Wednesday, June 29, at the Time and the Valleys Museum, located at 332 Main St., Grahamsville, NY 12740. The event will begin at 10:30 a.m.
Wednesday, July 6 at the Catskill Interpretive Center in Mount Tremper, located at 5096 State Route 28, Mount Tremper, NY 12457. The event will begin at 12:30 p.m.
Thursday, July 7 at the Catskill Watershed Corporation office, located at 905 Main St., Margaretville, NY 12455. The event will begin at 6 p.m.
New York State Department of Environmental Conservation
New York Free Fishing Clinics and Days
Free Fishing Clinics
June is a busy time for free fishing clinics in New York with over 25 scheduled clinics. At free fishing clinics, participants can fish for free; no freshwater fishing license or enrollment in the Recreational Marine Fishing Registry is required. In addition to fishing, participants can learn about fish identification, fishing equipment and techniques, fisheries management, angling ethics and aquatic ecology. It’s the perfect opportunity to try fishing for the first time.
Free Fishing Clinics for the week of June 6 through June 12 are:
County Location Date/Rain Date
New York Central Park (Harlem Meer), Manhattan April 1 – November 30, 2016
Kings Prospect Park, Brooklyn June-November (Thursdays-Sundays)
Columbia Henry Hudson Waterfront Park (Hudson River), Hudson 6/8/16
Erie Tifft Nature Preserve (Lake Kirsty), Buffalo 6/11/16
Ulster Woodstock Dike (Ashokan Reservoir), Hurley 6/12/16
Visit our Free Fishing Clinics webpage for more details on these and other upcoming Free Fishing Clinics.
Free Fishing Days
June 25-26, 2016, is Free Fishing Weekend in NY. November 11, 2016 has also been designated as a Free Fishing Day. During these days, anyone can fish the fresh or marine waters of NY and no license is required! It the perfect opportunity to introduce someone to the sport of fishing.
DEPARTMENT OF ENVIRONMENTAL PROTECTION ENCOURAGES COLLEGE STUDENTS TO APPLY FOR WATERSHED INTERNSHIPS
Twenty-one watershed internships available for science, engineering and other fields of study
The New York City Department of Environmental Protection (DEP) on Friday encouraged college students to apply for one of 21 summer internships at offices throughout the watershed. The vast majority of these opportunities are paid internships in the fields related to science and engineering. Those accepted into the summer internship program will have the chance to work alongside scientists, engineers, planners and other professionals who help run the water supply for the largest city in the United States.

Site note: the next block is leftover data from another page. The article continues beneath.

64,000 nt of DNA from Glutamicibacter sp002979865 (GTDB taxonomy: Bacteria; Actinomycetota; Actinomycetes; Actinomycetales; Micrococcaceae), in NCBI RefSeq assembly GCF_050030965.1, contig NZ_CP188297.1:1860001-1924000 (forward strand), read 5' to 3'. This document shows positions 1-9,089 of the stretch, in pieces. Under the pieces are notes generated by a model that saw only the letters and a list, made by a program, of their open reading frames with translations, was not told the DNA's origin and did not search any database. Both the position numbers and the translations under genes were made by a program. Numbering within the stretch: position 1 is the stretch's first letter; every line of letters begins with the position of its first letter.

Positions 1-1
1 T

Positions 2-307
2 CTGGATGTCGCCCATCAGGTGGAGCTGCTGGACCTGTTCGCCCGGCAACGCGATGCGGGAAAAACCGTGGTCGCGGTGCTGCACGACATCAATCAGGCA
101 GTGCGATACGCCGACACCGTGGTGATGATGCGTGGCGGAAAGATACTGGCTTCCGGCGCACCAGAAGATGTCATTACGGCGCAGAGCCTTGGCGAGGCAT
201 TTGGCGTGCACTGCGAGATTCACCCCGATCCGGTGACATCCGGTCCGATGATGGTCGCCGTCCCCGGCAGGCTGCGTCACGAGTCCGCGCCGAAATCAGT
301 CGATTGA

“Our summer internship program is a great opportunity for college students to explore their field of study by working alongside world-class engineers and scientists who operate, maintain and protect New York City’s water supply,” DEP Commissioner Emily Lloyd said. “I encourage college students from the watershed and surrounding regions to apply for these excellent internships.”
The intern positions available include summer work associated with upstate water quality laboratories, water quality field operations, engineering, wastewater facilities, community water connections, wildlife biology, natural resources, stormwater management, and science and research. The internships are located at DEP’s offices in Delaware, Sullivan, Ulster and Westchester counties.
Information about these internships, including online applications, can be found on the DEP website at: http://www.nyc.gov/html/dep/html/job_opportunities/icims_internships.shtml.
Prospective interns are encouraged to carefully read the qualifications for each job to determine whether they meet the enrollment, GPA, coursework and other requirements. Candidates must submit applications by April 1.